The Formal Operational Stage of Cognitive Development

The formal operational stage is the fourth and final stage of Jean Piaget's theory of cognitive development. It begins at approximately age 12 and lasts into adulthood.

At this point in development, thinking becomes much more sophisticated and advanced. Kids can think about abstract and theoretical concepts and use logic to come up with creative solutions to problems. Skills such as logical thought, deductive reasoning, and systematic planning also emerge during this stage.

formal operational stage of cognitive development
Illustration by Brianna Gilmartin, Verywell

Piaget's Research

Piaget tested formal operational thought in a few different ways. Two of the better-known tests explored physical conceptualization and the abstraction of thought.

Conceptualizing Balance

One task involved having children of different ages balance a scale by hooking weights on each end. To balance the scale, the children needed to understand that both the heaviness of the weights and distance from the center played a role.

Younger children around the ages of 3 and 5 were unable to complete the task because they did not understand the concept of balance. Seven-year-olds knew that they could adjust the scale by placing weights on each end, but failed to understand that where they put the weights was also important. By age 10, the kids considered location as well as weight but had to arrive at the correct answer using trial-and-error.

It wasn't until around age 13 that children could use logic to form a hypothesis about where to place the weights to balance the scale and then complete the task.

Abstraction of Ideas

In another experiment on formal operational thought, Piaget asked children to imagine where they would want to place a third eye if they had one. Younger children said that they would put the imagined third eye in the middle of their forehead. Older children, however, were able to come up with a variety of creative ideas about where to place this hypothetical eye and various ways the eye could be used.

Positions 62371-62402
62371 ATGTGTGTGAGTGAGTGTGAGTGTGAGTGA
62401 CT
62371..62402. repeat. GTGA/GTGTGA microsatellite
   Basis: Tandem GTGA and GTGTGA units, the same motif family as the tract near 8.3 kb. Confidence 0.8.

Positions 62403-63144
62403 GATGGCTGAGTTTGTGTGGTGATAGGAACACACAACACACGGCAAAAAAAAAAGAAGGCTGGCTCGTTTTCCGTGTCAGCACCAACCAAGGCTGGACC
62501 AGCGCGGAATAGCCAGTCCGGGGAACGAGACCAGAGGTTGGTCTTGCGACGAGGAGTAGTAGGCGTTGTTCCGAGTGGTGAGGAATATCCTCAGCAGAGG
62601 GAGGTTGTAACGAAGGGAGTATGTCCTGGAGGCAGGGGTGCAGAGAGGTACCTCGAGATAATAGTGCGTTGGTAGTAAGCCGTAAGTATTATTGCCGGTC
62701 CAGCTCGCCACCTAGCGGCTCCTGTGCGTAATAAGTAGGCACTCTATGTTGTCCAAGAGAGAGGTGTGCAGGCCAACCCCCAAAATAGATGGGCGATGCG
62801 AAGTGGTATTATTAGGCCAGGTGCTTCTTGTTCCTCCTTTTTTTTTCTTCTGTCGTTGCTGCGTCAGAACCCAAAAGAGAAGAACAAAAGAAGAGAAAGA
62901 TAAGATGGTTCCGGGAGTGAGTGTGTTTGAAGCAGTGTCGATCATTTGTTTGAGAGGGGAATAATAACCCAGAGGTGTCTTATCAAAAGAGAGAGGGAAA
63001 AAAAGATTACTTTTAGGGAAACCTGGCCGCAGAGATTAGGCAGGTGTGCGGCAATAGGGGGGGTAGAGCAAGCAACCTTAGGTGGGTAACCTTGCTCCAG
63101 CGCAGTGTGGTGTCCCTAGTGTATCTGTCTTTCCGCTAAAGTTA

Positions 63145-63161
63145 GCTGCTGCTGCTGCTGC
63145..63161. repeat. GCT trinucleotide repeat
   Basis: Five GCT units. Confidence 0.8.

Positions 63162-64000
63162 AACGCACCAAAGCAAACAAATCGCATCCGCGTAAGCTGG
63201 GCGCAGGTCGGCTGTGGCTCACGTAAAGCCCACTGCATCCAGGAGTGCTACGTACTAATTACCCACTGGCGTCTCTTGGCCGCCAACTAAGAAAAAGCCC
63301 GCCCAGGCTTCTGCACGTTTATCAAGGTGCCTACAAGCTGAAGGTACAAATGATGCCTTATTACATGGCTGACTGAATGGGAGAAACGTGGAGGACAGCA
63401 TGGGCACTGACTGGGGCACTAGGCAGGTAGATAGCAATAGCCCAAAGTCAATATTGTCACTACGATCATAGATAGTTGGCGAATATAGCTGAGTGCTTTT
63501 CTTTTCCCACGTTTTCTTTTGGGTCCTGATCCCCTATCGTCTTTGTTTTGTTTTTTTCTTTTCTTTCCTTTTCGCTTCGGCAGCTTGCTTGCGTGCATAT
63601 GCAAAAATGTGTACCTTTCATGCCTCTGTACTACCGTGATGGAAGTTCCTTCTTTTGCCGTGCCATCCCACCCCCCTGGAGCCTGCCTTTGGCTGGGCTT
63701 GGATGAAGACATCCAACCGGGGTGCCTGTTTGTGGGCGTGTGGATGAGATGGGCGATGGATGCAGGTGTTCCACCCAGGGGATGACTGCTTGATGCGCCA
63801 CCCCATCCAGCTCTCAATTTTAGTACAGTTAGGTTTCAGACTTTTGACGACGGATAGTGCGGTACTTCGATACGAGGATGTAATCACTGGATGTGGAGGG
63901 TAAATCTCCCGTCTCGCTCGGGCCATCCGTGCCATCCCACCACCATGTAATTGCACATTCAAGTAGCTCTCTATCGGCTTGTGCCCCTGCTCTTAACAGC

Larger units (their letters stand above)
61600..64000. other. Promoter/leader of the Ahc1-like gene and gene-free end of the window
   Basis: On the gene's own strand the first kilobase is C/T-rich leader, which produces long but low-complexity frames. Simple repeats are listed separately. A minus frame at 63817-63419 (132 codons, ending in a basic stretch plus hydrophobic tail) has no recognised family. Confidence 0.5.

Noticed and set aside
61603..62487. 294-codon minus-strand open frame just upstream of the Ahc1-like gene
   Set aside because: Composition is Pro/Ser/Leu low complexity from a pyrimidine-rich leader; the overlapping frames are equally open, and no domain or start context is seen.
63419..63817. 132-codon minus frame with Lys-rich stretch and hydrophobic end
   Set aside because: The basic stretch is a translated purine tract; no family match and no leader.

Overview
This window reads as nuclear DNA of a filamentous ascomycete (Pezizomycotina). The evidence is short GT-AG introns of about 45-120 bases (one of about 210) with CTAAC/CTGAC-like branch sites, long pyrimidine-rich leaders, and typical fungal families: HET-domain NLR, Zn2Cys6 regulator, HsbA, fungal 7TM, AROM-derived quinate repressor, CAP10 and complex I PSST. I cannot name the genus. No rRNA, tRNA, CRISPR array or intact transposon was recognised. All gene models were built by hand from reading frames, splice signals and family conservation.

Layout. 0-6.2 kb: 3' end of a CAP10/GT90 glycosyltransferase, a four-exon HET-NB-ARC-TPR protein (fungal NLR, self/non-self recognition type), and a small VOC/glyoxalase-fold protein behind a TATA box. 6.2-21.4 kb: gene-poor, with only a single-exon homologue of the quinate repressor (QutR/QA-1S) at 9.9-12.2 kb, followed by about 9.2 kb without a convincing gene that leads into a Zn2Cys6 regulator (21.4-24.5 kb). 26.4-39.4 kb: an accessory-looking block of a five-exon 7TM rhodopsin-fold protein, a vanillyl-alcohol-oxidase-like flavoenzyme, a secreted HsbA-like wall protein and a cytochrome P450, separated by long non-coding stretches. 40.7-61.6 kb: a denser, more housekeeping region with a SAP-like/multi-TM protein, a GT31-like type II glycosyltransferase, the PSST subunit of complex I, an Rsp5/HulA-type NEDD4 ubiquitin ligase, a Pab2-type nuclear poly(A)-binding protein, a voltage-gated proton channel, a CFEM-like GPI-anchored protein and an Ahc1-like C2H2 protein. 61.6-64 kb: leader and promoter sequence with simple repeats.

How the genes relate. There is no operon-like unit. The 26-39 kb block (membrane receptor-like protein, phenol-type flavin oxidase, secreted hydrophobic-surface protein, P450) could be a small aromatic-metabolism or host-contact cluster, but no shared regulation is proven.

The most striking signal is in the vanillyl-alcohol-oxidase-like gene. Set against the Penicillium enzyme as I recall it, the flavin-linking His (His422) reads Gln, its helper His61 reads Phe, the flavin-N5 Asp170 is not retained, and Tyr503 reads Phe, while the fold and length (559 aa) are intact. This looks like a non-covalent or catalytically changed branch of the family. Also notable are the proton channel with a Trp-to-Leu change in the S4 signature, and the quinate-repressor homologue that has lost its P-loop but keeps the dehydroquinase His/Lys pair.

For example, an eye in the middle of one's hand would be useful for looking around corners. An eye at the back of one's head could be helpful for seeing what is happening in the background.

Creative ideas represent the use of abstract and hypothetical thinking, both important indicators of formal operational thought.

Deductive Logic

Piaget believed that deductive reasoning becomes necessary during the formal operational stage. Deductive logic requires the ability to use a general principle to determine a particular outcome. Science and mathematics often require this type of thinking about hypothetical situations and concepts.

Abstract Thought

While children tend to think very concretely and specifically in earlier stages, the ability to think about abstract concepts emerges during the formal operational stage. Instead of relying solely on previous experiences, children begin to consider possible outcomes and consequences of actions. This type of thinking is important in long-term planning.


In earlier stages, children used trial-and-error to solve problems. During the formal operational stage, the ability to systematically solve a problem in a logical and methodical way emerges. Children at the formal operational stage of cognitive development are often able to plan quickly an organized approach to solving a problem.